Helping Johnnie Decide to Be a Good Dog

The way animals learned is explained by science, based on how our brains works, and Johnnie is no different. We use three tools – management, positive reinforcement and negative punishment – to help Johnnie Cash be the best dog she can be.

When Johnnie does a behavior we like, we reward her. We often use a clicker to mark the desired behavior, followed with a treat. Her reward can also be attention, like only being acknowledged or petted when she is calm and not jumping up on you.  I also use toys as a reward. When we play fetch, I’ll only throw her ball or toy after she’s sat nicely waiting for it and not tried to grab it out of my hands. This teaches her that she’ll only get her toy if she sits politely, which translates into impulse control as well. Rewarding desired behaviors is our effort to show Johnnie what we DO want from her, instead of just trying to show her what we don’t want without offering her an alternative option.

Consider this scenario, common to many of us dog owners: guests coming over to your home. Think of all the things you don’t want your dog to do: jump up, bark, run around, etc. – there are so many behaviors you can come up with, right? Now think about what you do want your dog to do: sit or lie nicely as people come in the door. Much easier to focus on the one behavior you want than the dozens you don’t want, right? So teach that behavior! Set your dog up for success by showing them what you want them to do, not by making them guess what you don’t want.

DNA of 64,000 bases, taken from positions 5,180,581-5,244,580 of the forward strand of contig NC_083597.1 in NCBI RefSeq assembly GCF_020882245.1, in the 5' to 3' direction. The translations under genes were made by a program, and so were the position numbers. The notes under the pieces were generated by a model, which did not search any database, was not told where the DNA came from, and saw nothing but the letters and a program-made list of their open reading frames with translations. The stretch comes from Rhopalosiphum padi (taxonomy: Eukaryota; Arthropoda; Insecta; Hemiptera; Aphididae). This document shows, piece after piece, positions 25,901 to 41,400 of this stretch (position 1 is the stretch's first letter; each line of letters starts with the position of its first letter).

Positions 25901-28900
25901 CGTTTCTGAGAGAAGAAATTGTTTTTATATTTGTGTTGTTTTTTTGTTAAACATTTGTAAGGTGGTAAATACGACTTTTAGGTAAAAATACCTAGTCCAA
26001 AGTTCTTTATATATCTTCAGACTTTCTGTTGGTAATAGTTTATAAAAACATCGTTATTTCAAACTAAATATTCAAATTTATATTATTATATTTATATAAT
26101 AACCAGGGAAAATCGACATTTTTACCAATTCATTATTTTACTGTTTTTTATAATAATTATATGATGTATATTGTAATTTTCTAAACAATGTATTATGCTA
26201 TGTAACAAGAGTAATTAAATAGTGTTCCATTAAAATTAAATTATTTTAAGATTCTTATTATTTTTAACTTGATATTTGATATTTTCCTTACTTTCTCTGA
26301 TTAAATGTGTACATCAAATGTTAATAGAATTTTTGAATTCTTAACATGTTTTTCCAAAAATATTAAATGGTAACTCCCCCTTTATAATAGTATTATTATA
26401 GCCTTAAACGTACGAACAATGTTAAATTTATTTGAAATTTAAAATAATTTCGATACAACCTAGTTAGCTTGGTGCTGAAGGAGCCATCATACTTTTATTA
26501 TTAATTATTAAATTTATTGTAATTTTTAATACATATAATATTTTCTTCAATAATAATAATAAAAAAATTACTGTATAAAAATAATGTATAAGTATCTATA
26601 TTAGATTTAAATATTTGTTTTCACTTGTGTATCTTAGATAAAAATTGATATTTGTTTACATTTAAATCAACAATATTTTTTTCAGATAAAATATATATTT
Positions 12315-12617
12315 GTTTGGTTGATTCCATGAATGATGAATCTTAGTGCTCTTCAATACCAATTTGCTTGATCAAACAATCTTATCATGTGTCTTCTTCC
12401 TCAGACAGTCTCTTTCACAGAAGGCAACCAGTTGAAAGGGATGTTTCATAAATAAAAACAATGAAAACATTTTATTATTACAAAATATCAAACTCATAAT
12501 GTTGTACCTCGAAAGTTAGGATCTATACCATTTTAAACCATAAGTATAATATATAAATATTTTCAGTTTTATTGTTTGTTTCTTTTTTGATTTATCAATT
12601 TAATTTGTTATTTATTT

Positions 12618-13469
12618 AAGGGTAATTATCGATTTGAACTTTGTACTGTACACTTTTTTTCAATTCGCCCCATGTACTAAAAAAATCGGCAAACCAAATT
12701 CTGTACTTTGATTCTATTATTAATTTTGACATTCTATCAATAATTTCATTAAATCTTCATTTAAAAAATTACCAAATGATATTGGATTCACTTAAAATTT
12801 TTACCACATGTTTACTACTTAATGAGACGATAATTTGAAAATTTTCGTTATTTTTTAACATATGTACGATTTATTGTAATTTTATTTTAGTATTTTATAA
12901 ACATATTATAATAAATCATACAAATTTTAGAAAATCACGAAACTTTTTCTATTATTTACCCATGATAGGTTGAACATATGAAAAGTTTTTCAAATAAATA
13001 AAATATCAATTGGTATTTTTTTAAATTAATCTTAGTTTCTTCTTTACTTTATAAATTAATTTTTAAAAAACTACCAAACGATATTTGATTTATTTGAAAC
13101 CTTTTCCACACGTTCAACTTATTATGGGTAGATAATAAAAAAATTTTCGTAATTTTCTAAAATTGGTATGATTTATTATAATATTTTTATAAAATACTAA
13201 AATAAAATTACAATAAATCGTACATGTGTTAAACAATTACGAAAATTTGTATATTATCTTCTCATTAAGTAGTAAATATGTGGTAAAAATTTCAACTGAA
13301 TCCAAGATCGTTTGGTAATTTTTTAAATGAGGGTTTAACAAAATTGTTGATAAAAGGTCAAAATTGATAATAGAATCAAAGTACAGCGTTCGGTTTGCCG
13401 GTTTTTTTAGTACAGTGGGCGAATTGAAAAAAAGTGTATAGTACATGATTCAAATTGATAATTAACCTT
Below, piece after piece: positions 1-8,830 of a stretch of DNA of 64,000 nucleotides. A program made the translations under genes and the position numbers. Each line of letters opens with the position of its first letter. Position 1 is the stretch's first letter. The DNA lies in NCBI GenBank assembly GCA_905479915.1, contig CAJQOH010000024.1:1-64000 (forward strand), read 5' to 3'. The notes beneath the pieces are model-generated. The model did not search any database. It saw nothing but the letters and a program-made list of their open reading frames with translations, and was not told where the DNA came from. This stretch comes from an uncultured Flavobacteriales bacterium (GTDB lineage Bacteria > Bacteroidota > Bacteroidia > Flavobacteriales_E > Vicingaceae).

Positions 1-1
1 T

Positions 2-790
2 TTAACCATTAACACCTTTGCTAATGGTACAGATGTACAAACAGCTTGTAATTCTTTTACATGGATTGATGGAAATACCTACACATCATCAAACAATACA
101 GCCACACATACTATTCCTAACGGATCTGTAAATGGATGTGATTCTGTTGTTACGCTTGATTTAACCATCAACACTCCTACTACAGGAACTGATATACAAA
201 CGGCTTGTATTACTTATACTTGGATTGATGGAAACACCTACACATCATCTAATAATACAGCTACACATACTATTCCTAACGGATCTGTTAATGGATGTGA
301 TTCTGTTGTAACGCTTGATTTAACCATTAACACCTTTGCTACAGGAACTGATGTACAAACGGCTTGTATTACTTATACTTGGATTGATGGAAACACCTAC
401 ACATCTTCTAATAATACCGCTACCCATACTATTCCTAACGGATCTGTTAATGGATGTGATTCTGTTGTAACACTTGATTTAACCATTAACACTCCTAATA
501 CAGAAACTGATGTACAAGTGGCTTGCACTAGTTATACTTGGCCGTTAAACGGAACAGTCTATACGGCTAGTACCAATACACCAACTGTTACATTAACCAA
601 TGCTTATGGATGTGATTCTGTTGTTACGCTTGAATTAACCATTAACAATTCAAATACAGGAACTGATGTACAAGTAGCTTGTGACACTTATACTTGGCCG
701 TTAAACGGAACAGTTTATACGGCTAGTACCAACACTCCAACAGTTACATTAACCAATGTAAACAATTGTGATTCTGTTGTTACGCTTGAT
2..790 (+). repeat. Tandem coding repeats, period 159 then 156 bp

Negative punishment is a part of the four quadrants of learning, and it means that you take something good away (negative) to decrease the likelihood of a behavior (punishment). When Johnnie becomes mouthy during play, we stop the game. She learns that being mouthy = fun game ending. When we ask Johnnie to sit and wait for her dinner, every time her butt comes off the ground as the food bowl lowers the ground, we pick the bowl back up again. Johnnie quickly learns that moving towards the bowl = bowl (food) going away.